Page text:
Mark Wahlberg continues to be shockingly hilarious in his recent roles (my favorite is still The Other Guys), he plays stupid SO well in this movie, and he’s INCREDIBLY built (far more than usual) for the role; his biceps were almost as big as The Rock’s… speaking of which The Rock is pretty darn funny himself as a super-sensitive thug. Don’t get me wrong, this may have cracked Adi and myself up, but it’s a comedy for the Tarantino crowd; it’s dark and violent, but nonetheless a surprisingly well-made Michael Bay movie I can easily recommend, even if it did insult the real people it was based on…
The movie was better than Bay’s The Island, an over-the-top sci-fi flop that I managed to enjoy in spite of its badness, and it still wasn’t as much fun as his classic action extravaganza The Rock – I miss Sean Connery!!!
Quality Rating: B+ (I almost gave it an A- but I suppose there should be SOME social responsibility to not only changing the true story, but doing it in a way that offends the still-living victims, right?)
Boaz Rating: A (Still, it was so much fun to watch play out!)
Synopsis: “It’s 1968, and four young, talented Australian Aboriginal girls learn about love, friendship and war when their all girl group The Sapphires entertain the US troops in Vietnam.” (Rated PG-13; 1 hour, 38 minutes)
This movie was a big hit back in Australia, but really flew under the radar in America – as most “foreign” films do. In this case there’s no excuse by people who don’t like to read subtitles, because unless you have an American brain that’s unable to process accents, there should be no problem. (On a side note, am I allowed to write that it sounds ignorant when people state that they “don’t like foreign films”? Is that supposed to be another way of saying “I don’t like to read”?)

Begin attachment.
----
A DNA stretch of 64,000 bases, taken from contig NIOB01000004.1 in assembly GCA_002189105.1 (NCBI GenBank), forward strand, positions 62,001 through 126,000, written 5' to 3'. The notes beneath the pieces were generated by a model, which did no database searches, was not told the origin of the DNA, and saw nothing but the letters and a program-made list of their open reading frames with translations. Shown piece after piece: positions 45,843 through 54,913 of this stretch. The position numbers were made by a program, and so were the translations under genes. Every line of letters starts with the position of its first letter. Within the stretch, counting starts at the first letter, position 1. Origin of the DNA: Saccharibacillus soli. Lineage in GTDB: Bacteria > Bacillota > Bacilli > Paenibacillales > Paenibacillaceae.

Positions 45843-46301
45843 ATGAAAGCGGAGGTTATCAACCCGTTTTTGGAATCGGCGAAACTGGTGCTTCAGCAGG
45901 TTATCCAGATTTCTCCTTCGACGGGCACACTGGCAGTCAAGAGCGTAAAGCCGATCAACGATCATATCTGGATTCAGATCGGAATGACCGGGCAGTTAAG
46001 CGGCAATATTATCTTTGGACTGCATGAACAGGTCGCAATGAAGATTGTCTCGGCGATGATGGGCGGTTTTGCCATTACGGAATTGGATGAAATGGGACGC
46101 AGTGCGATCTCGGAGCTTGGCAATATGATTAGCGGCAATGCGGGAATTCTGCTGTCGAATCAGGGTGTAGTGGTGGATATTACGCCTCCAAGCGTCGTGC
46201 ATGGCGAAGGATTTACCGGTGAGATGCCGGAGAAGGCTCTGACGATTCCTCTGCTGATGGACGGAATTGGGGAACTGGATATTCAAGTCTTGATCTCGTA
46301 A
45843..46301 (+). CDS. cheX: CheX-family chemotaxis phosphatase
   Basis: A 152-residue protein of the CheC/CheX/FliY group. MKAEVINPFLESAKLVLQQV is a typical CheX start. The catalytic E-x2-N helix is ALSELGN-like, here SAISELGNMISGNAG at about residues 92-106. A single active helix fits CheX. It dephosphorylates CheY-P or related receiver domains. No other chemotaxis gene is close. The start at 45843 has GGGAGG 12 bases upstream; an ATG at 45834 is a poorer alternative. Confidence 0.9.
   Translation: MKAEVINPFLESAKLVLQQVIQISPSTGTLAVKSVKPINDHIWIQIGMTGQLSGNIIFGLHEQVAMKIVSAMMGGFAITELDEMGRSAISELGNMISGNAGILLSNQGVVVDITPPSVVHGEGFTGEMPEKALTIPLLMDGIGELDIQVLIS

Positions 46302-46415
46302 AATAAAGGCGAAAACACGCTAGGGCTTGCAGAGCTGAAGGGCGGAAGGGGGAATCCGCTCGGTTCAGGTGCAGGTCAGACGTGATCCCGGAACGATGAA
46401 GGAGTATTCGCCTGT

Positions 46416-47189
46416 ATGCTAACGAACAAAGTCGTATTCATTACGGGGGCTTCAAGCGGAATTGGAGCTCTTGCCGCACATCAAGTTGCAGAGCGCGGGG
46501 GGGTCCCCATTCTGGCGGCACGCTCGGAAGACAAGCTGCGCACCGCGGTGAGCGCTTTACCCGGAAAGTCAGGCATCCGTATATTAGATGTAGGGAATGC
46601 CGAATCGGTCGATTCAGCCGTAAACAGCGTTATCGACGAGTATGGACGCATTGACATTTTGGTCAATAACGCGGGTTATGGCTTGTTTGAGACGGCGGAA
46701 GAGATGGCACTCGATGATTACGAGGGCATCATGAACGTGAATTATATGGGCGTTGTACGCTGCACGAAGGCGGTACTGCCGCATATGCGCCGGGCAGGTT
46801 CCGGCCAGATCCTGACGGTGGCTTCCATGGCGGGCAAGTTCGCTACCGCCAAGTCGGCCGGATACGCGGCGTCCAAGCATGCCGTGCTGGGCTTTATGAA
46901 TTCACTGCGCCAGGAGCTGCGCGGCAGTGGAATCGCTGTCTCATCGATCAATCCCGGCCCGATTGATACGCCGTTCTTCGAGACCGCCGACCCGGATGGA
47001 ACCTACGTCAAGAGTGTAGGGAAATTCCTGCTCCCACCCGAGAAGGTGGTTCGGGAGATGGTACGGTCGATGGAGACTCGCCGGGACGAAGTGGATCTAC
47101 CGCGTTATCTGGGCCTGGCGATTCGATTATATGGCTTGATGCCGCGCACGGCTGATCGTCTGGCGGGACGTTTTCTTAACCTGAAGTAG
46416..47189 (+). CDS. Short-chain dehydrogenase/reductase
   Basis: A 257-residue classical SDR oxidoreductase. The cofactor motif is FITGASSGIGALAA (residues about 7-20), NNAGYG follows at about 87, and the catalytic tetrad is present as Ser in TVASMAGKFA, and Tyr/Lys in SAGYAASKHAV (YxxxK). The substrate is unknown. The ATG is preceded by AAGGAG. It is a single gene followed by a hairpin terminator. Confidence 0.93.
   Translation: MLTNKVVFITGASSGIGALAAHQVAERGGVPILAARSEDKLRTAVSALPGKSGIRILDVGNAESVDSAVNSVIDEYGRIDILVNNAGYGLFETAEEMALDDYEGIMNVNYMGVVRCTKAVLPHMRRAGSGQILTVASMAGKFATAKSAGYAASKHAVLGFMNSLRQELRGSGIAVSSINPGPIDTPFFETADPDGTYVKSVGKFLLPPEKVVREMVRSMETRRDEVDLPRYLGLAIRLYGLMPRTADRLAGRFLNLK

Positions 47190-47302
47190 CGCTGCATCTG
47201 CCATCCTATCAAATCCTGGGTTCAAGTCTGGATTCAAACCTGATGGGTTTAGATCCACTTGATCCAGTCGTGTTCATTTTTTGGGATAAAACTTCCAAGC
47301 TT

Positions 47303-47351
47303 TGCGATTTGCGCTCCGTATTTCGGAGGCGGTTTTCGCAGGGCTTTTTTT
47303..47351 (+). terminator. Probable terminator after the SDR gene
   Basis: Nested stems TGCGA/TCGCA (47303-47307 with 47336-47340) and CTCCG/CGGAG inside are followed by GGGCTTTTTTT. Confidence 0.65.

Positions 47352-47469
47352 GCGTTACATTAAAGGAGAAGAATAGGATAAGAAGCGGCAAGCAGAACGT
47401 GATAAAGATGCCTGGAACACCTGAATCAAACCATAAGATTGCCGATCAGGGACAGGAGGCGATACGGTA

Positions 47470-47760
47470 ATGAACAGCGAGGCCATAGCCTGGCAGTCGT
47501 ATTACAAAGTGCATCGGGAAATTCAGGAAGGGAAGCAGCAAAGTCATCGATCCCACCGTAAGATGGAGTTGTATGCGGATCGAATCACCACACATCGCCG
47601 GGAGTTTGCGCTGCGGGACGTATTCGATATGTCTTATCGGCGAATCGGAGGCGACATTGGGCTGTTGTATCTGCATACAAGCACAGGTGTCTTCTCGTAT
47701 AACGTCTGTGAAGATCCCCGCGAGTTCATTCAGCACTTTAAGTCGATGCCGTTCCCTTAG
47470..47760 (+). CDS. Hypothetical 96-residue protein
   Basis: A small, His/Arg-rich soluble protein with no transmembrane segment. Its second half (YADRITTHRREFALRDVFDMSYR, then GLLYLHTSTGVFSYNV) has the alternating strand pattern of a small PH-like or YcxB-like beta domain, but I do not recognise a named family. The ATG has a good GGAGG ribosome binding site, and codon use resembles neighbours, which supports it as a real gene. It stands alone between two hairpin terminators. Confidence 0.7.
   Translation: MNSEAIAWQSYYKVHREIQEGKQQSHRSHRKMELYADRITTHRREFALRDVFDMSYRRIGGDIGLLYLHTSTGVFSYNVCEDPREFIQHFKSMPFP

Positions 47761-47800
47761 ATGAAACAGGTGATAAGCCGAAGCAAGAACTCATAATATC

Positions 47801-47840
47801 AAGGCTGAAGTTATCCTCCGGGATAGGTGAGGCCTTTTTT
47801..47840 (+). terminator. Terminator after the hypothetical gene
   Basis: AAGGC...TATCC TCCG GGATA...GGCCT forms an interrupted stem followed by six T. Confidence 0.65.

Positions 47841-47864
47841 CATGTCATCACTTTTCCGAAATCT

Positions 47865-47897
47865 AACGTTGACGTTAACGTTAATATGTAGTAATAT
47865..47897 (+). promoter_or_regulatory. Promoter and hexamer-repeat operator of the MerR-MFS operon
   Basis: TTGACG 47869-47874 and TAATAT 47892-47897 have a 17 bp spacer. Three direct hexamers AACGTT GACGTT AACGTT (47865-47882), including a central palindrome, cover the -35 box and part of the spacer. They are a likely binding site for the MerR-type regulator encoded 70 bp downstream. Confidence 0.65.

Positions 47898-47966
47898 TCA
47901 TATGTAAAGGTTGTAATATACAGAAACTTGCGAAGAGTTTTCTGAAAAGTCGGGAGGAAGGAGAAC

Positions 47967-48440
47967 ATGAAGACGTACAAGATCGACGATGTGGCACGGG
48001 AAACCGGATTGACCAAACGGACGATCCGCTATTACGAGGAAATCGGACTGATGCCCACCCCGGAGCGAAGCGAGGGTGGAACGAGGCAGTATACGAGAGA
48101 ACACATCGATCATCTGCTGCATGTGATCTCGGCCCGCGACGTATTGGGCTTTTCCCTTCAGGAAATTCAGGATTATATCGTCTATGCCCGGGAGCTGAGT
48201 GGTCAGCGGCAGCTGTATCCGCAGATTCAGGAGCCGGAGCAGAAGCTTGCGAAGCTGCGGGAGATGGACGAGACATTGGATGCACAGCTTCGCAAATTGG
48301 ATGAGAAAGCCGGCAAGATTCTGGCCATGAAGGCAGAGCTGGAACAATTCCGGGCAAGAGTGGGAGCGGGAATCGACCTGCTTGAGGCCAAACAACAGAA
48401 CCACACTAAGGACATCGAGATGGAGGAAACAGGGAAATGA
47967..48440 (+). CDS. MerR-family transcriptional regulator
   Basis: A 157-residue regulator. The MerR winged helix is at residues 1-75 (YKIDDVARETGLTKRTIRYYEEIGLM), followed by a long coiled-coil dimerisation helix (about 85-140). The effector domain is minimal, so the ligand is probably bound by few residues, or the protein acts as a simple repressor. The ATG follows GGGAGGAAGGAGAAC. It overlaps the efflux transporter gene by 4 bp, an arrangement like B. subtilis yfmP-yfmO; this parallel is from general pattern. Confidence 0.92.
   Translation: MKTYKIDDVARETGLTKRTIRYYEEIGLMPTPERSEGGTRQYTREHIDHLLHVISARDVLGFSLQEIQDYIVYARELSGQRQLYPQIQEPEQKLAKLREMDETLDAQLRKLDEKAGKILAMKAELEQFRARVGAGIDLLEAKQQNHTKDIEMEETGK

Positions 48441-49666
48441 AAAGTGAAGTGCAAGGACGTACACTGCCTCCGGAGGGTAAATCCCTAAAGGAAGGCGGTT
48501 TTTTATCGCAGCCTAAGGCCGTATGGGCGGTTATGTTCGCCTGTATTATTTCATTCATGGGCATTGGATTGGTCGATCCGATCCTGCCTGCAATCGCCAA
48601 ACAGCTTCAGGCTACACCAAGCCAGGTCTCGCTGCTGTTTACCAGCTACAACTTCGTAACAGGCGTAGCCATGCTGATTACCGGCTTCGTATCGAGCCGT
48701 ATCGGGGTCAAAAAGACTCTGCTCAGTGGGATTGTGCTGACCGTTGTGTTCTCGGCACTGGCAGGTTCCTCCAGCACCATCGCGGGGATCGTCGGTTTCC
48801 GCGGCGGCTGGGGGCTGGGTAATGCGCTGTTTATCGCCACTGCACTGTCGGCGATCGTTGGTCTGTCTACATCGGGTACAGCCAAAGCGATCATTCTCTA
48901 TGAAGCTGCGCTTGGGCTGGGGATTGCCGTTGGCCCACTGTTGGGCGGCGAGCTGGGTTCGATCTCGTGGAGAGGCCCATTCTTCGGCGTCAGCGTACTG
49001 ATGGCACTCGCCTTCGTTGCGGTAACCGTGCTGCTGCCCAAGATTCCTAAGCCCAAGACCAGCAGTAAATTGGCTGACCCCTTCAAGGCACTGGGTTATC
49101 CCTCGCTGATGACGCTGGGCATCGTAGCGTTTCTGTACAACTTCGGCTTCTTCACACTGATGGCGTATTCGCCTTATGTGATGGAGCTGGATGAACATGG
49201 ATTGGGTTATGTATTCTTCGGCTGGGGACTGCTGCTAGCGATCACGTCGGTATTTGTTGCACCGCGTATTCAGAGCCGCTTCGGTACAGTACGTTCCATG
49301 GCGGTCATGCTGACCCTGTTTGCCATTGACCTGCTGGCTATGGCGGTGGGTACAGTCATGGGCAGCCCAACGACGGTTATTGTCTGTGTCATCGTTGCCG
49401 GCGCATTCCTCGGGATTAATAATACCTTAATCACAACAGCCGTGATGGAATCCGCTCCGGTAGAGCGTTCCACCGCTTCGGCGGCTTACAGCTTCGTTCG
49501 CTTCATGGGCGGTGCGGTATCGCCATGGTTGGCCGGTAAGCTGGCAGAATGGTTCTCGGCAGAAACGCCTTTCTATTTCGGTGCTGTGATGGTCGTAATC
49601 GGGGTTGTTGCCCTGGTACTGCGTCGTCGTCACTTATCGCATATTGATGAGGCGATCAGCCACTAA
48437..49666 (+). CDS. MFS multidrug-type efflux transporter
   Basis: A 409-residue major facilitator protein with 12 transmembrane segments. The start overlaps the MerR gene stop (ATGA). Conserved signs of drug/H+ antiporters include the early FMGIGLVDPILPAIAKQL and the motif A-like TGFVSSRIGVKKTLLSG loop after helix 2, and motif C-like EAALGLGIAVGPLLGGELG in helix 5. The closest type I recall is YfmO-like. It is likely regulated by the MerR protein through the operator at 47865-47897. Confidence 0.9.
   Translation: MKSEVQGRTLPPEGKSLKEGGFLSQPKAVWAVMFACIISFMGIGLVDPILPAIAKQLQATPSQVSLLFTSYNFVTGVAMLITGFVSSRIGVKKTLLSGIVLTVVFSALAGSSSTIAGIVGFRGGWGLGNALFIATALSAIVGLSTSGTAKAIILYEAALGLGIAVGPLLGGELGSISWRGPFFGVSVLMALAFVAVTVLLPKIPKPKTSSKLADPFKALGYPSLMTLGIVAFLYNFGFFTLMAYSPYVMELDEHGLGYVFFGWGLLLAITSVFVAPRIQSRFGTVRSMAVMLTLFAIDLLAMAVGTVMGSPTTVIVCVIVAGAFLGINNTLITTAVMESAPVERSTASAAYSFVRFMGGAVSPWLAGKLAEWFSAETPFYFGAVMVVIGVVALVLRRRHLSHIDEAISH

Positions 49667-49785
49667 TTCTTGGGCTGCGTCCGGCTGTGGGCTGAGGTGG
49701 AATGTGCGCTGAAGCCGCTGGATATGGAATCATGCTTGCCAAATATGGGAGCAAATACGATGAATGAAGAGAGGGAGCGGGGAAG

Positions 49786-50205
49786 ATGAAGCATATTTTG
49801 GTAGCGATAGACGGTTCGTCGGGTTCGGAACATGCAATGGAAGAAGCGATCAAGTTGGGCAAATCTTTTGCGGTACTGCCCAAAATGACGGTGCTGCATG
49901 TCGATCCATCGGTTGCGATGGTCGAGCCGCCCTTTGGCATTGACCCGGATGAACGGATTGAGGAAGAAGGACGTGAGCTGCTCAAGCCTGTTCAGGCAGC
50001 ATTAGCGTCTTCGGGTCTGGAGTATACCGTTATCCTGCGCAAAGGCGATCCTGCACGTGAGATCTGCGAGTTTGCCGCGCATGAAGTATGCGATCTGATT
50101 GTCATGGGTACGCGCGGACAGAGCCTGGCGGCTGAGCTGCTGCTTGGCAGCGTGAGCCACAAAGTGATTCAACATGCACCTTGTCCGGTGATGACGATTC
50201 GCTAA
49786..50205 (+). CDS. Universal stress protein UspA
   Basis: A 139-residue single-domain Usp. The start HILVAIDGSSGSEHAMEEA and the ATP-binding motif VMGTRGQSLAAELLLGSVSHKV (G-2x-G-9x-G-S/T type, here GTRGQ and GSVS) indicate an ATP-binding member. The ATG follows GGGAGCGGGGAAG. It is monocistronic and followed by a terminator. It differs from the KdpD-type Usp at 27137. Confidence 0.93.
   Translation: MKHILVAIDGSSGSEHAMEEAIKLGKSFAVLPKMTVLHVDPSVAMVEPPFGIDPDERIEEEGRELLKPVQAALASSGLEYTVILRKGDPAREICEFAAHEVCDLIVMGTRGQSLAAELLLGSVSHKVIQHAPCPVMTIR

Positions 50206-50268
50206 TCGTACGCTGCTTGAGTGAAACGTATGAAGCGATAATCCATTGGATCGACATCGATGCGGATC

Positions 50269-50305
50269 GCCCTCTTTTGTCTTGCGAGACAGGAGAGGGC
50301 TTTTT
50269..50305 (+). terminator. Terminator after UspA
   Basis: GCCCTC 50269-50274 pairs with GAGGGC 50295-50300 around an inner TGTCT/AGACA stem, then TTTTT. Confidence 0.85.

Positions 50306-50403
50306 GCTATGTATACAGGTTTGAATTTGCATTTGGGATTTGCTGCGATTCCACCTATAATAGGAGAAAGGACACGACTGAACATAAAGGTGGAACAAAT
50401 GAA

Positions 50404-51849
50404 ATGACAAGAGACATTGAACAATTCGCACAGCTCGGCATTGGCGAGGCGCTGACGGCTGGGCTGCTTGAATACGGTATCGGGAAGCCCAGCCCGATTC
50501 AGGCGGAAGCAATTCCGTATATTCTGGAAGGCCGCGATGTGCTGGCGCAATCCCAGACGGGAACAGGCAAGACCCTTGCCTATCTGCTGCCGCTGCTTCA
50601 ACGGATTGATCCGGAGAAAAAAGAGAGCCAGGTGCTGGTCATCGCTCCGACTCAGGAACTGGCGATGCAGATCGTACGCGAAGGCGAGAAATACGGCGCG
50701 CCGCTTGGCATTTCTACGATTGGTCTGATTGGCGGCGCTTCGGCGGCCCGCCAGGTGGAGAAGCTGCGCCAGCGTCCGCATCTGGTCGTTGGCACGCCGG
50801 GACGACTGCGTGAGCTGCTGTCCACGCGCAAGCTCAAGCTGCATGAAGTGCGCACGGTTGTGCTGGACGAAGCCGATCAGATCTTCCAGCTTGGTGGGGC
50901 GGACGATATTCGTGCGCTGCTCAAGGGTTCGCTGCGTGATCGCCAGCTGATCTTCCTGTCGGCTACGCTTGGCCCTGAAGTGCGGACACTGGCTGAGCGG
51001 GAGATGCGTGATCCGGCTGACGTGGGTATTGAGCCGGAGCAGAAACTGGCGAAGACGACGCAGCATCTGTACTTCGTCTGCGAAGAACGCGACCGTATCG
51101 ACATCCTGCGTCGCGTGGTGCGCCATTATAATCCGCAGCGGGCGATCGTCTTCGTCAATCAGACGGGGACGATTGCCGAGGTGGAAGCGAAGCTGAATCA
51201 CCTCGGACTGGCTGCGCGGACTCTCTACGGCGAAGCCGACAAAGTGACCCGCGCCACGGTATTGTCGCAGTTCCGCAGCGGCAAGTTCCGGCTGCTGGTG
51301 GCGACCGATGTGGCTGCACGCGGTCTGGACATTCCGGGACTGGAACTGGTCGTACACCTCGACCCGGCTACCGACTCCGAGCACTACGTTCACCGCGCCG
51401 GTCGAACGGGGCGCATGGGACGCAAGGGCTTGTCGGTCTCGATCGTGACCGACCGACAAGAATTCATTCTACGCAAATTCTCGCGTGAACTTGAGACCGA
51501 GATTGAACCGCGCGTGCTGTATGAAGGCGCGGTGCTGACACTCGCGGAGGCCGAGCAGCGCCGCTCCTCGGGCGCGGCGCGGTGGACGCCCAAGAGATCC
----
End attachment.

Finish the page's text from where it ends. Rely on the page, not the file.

This likable little movie is based on the true story about a white drunk man who sees the potential in a group of Aboriginal girls to turn them into a singing group, and take them to Vietnam to perform for the troops. This being the 1960’s the movie obviously involves strong elements of racism, but the movie focuses less on the external elements against them, and is more about their own internal dynamics. For American audiences, seeing Aboriginal actresses will be less familiar, and it was quite refreshing to my eyes; and of course Chris O’Dowd continues to be extremely likable and funny. (Two of his more well-known roles would be the Irish cop in Bridesmaids, and as Jessa’s husband in Girls.)
The movie was a cute little “rise to stardom” story which was made solidly and competently, and packaged this true story dramedy-musical into an enjoyable flick. If you’re curious to know more about these girls, here is a “where are they now” story for your reading pleasure. It wasn’t anything you needed to see in theaters, but is certainly a decent option for an iTunes download.
The movie was better than Joyful Noise, a completely boring flick that is also about a group of people trying to move from gospel to popular music. The movie wasn’t nearly as good as That Thing You Do! Admit it, the second I mentioned That Thing You Do! you were already humming this song in your head.
Quality Rating: B (Everything about it was competent, and interesting, but it was basically a really good TV movie.)
Boaz Rating: B+ (Put Chris O’Dowd into a movie and it gains a bit of an edge.)